I have been thinking hard these days…, if I were to meet “me” three years ago, what advice would I have given myself? The point that seemed to impress me the most is that entrepreneurship is like taking an exam. There are many multiple-choice questions. If you have made a mistake here and a mistake there earlier, then no matter how well you do in answering other questions later, you are likely to fail… It seems that making the right choices is of paramount importance.
Looking back on the three years of my restaurant entrepreneurship experience, I am certain that I worked really hard. But I made the following three mistakes (choices) at critical moments.
As a novice in business, I was impressionable. At that time of my life, the food product “beef cubes in a cup” was all the rage, so several of my friends decided to form a business partnership to explore and suss out the opportunity. We found out that the prospect was good, so we talked to several franchise chain brands that are already operating in this arena. However, after a few rounds of investigations, I felt that the tastes of these several brands did not meet our requirements. At the same time, through constant exploration and experiments, I also felt that I had mastered the way to prepare and cook these steak cubes. Therefore, quite naturally, I think, I made the decision to be self-employed.
My thinking is that joining a franchise will not guarantee success. There are franchising companies that recruit franchisees aggressively but very quickly their franchisees are left to fend for themselves. The popular term being used in China for this is “cutting leeks”—this slang is borrowed from the stock markets: It’s a metaphor for newbie investors who get “harvested”—that is, they follow the lead of seasoned investors but often end up losing their money.
Below are three ‘pits’ I fell into in my journey:
The first pit was pretentiousness. I gave my business an English name. At that time, because I was confident in the quality of the steak cubes I developed and that I only used the best ingredients, I thought I should give myself a high-end image. So, Wagyu Cup was born. However, in hindsight, I realized that many people could not understand these two English words, let alone read it. In the end, customers began to call our name as “the store that starts with W” Now that I think about it, if multinational brands like McDonald’s and KFC used equivalent (as close and appropriate as possible) Chinese names when they entered the Chinese market, it should be good enough for me (at least during the beginning) to have a Chinese name. I am a new brand with zero popularity. Is there anything more troublesome than customers not being able to read my brand name?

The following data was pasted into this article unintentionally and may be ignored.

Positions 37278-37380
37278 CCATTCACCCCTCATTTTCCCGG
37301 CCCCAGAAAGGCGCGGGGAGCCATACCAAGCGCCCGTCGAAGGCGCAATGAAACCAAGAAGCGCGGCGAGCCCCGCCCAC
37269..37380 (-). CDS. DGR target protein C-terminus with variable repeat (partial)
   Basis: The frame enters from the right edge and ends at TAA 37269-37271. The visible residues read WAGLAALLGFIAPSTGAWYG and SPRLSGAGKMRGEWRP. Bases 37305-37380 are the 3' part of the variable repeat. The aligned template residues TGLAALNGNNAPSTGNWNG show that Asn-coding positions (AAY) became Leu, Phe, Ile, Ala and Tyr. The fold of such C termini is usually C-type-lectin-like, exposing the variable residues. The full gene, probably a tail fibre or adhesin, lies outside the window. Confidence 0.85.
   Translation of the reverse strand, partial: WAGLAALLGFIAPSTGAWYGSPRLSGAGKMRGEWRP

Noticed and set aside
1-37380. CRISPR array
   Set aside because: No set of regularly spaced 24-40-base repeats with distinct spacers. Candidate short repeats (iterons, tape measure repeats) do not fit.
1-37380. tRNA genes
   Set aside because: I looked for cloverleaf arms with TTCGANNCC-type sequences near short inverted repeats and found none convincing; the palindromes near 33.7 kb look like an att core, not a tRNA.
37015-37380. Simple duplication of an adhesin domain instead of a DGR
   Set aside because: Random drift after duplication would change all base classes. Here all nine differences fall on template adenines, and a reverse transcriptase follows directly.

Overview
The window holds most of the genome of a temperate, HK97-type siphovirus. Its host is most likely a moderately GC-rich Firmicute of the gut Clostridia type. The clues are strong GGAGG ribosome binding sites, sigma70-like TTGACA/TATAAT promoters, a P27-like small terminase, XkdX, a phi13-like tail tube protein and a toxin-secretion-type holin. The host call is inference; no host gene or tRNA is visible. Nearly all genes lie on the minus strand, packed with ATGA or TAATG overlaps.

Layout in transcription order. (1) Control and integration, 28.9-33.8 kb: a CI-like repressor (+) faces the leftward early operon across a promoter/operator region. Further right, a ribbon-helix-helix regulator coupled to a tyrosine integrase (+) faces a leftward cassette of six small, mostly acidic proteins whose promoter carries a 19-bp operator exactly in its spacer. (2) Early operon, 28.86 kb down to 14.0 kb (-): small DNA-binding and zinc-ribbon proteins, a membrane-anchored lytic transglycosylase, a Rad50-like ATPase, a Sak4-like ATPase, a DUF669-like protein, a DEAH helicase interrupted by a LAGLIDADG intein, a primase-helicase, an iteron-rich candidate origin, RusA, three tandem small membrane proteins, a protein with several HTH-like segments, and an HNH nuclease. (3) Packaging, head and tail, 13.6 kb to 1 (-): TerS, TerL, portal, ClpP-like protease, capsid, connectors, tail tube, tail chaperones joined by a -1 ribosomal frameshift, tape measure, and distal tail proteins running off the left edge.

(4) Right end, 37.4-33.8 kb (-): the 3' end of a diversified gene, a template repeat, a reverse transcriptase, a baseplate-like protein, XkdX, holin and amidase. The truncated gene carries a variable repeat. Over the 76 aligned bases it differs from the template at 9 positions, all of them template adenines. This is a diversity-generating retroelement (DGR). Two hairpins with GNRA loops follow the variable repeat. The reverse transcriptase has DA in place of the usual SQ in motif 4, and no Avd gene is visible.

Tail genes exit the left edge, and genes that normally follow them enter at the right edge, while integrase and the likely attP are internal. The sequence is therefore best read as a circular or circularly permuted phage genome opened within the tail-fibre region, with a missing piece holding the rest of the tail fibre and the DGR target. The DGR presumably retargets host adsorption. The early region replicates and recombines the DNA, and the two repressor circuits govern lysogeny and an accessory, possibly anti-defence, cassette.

The second pit, no equilibrium in menu development vis-a-vis quality and mass production. Having decided to strike out on my own in this arena, one of the biggest problems faced by me was the research and development of menu items. For those of us who have no cooking experience, the difficulty of developing a set of dishes is hard to imagine. And because I am not an overly money-minded person, I refused to source and use inferior ingredients just so that I can make money. Therefore, when we were experimenting with all sorts of dishes, we got into
a cycle of constant exploration. I kept trying various ingredients to find the best combination and quality. Trouble was, after the quality was achieved, we found the costs too high; so, we went back to the drawing board…I spent a lot of time and energy on it. When we have had enough of trials and errors, we could only find a few items to put in our menu. In retrospect, I conclude that food cooked and served in the restaurant versus food cooked and served at home are distinctly different in terms of operational efficiency. Food cooked by yourself can be considered delicious as long as you have some cooking skills. The dishes you cook and serve in the restaurant test not only your cooking skills, but also the operating system capabilities behind them – e.g., supply chain management, cost control, quality control and marketing. Naturally, a dish that uses the most expensive ingredients will likely provide a very good taste, but it will be meaningless if this dish is so expensive that no one eats it. It is delicious at one time, but it is also meaningless to not be able to maintain stable standardized mass production. Therefore, if I were to start my own business again, I will definitely choose a set of market-proven, accepted-by-many and reliable dishes instead of wasting time to start from scratch. Franchising could be a good route to achieving my entrepreneurship dream.